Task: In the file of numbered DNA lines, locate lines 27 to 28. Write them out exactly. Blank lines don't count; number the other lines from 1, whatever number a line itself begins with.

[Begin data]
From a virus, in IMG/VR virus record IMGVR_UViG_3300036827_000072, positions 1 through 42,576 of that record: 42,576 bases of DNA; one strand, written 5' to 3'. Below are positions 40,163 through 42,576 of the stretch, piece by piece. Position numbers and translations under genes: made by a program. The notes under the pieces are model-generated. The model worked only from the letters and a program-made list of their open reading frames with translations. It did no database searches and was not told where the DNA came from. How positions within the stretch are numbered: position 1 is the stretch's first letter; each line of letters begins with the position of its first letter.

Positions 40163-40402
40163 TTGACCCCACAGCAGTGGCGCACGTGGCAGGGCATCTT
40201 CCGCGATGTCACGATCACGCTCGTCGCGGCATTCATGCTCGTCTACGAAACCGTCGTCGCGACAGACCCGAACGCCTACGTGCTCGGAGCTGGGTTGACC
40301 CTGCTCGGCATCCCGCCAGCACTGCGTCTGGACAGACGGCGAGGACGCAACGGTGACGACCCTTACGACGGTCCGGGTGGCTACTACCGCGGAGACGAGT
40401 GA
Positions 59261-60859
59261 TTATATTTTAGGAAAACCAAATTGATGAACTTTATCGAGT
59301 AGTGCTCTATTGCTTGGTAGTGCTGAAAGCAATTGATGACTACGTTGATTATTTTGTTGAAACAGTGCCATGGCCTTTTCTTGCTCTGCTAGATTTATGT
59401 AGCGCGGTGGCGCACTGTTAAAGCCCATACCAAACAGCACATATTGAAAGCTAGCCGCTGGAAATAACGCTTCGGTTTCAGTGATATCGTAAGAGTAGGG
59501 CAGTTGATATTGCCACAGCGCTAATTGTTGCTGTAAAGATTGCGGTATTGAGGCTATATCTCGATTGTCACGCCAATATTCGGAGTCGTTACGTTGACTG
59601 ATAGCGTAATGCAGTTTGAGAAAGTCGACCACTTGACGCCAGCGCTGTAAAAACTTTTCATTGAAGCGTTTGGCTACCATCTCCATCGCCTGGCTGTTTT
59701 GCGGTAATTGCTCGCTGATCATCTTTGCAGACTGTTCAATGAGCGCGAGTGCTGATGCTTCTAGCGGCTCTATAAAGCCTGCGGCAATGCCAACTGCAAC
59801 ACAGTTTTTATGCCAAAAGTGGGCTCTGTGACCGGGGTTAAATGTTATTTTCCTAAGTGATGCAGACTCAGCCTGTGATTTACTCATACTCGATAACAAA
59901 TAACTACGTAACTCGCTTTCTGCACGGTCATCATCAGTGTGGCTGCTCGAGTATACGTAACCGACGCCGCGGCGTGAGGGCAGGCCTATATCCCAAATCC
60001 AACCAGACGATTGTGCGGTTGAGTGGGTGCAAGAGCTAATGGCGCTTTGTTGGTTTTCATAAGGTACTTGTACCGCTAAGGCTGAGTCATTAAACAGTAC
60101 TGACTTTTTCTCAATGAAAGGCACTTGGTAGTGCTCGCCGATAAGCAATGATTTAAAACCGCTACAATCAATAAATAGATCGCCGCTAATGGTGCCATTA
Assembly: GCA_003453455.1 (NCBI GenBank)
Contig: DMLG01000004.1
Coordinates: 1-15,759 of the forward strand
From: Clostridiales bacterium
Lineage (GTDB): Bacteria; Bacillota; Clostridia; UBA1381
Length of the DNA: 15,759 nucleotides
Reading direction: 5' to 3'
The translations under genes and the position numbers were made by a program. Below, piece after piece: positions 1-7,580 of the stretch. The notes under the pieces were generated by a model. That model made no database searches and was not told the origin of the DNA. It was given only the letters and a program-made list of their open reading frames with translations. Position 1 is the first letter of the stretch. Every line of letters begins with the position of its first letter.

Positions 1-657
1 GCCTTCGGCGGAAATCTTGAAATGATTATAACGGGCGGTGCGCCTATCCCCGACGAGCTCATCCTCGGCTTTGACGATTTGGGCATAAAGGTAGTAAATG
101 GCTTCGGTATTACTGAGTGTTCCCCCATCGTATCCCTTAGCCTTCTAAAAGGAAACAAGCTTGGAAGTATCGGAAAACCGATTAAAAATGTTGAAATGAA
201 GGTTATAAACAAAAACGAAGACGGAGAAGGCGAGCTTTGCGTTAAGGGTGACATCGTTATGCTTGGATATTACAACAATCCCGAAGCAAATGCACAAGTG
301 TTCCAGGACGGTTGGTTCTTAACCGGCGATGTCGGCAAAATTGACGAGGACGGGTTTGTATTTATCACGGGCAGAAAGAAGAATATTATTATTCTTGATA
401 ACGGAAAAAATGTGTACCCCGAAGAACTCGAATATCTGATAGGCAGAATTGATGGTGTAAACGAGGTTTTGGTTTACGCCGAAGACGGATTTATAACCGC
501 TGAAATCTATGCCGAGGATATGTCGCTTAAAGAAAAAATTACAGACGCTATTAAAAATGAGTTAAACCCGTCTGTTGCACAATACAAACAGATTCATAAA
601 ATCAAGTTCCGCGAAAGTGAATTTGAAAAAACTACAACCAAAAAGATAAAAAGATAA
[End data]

1 GCCTTCGGCGGAAATCTTGAAATGATTATAACGGGCGGTGCGCCTATCCCCGACGAGCTCATCCTCGGCTTTGACGATTTGGGCATAAAGGTAGTAAATG
101 GCTTCGGTATTACTGAGTGTTCCCCCATCGTATCCCTTAGCCTTCTAAAAGGAAACAAGCTTGGAAGTATCGGAAAACCGATTAAAAATGTTGAAATGAA